Critics’ Picks

Stephan Dillemuth, Disko (Mojos), 1989/2019, Plexiglas, wood, mylar, lighters, candles, sugar cubes, chicken bones, 65 x 18 x 12".

Stephan Dillemuth, Disko (Mojos), 1989/2019, Plexiglas, wood, mylar, lighters, candles, sugar cubes, chicken bones, 65 x 18 x 12".

London

Stephan Dillemuth

3236RLS/Le Bourgeois
Eros House
October 5–November 3, 2019

When the French restaurant beneath Eros House in Catford was evicted following complaints of late-night raves-cum-orgies, the new tenants kept its name: Le Bourgeois. It’s an irony not lost on Stephan Dillemuth. Crummy, gleeful, serious, his installations in “Diskodekorationen: From Another Century” literally decorate a disco, or what’d been a sort of disco before the artist-led gallery seized an opportunity at London’s art periphery.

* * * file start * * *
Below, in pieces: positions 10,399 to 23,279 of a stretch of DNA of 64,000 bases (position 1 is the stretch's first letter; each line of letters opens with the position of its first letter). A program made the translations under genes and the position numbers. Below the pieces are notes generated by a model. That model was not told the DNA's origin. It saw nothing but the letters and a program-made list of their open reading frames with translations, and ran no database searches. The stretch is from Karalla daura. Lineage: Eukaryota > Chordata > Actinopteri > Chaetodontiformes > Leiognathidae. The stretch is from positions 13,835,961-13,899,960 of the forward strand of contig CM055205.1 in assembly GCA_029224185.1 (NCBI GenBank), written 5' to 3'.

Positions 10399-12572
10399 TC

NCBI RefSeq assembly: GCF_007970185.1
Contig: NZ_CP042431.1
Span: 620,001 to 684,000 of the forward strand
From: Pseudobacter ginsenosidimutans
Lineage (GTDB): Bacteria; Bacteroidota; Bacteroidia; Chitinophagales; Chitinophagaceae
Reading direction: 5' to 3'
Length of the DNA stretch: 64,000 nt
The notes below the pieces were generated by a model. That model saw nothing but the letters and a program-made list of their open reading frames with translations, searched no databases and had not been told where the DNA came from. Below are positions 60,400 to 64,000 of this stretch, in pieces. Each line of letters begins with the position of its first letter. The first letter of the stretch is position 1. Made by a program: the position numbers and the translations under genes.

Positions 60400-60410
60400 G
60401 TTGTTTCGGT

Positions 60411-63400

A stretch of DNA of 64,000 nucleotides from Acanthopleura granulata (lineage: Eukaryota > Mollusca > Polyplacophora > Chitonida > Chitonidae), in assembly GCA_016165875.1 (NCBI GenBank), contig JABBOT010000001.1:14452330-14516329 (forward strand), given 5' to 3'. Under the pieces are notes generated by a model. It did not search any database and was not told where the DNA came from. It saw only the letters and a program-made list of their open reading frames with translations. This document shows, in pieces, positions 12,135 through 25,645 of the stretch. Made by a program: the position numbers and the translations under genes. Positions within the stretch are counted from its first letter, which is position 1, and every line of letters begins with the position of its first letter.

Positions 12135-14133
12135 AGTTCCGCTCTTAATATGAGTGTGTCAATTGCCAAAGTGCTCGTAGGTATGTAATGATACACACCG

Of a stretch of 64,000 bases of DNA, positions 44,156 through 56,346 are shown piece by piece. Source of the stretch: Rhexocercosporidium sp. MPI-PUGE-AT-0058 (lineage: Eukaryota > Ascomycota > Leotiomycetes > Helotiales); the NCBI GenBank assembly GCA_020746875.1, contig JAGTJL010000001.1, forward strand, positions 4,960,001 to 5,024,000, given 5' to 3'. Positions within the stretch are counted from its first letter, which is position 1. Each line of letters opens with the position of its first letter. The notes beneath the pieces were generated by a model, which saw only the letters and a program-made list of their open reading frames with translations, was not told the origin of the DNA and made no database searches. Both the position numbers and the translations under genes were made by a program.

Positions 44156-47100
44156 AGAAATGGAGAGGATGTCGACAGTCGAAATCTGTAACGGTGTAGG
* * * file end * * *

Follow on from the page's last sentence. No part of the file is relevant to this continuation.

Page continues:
This show’s title accents another kind of distance: Between 1987 and ’89—in another century—Dillemuth, on a Bavarian grant, moved to Chicago, where he encountered the mostly black and queer spaces of house music. There, sampled soul lyrics cut to looping four-to-the-floor kicks and squelching 303 bass availed a new techno-futuristic aesthetic. Curator Saim Demircan writes that the alternative sociality of the dance floor influenced Friesenwall 120, the celebrated Cologne storefront gallery Dillemuth co-ran during the ’90s.

At the center of Le Bourgeois, a trio of mirrored vitrines, topped with tinted, florescent Plexiglas cases, display maquettes of discotheque interiors. Tiered chrome podiums hold speculative designs of melting candles, sugar cubes, cigarette lighters, and chicken bones peeking through apertures. Originally made in 1989 for his “Disko” series, Dillemuth has amended them here to bear the names of commercial London nightclubs, such as Gatecrasher or Mojos. Among them, a cast of the artist’s head, studded with ossein protrusions, roams around atop a robotic mirrored pedestal on wheels (Parallaxis Disconiensis: Clown or Clone?, 2017). Caught in the exhibition’s many-mirrored surfaces, its nu-psychedelic iridescence, the viewer’s body is offered back as a warped and disintegrating outline.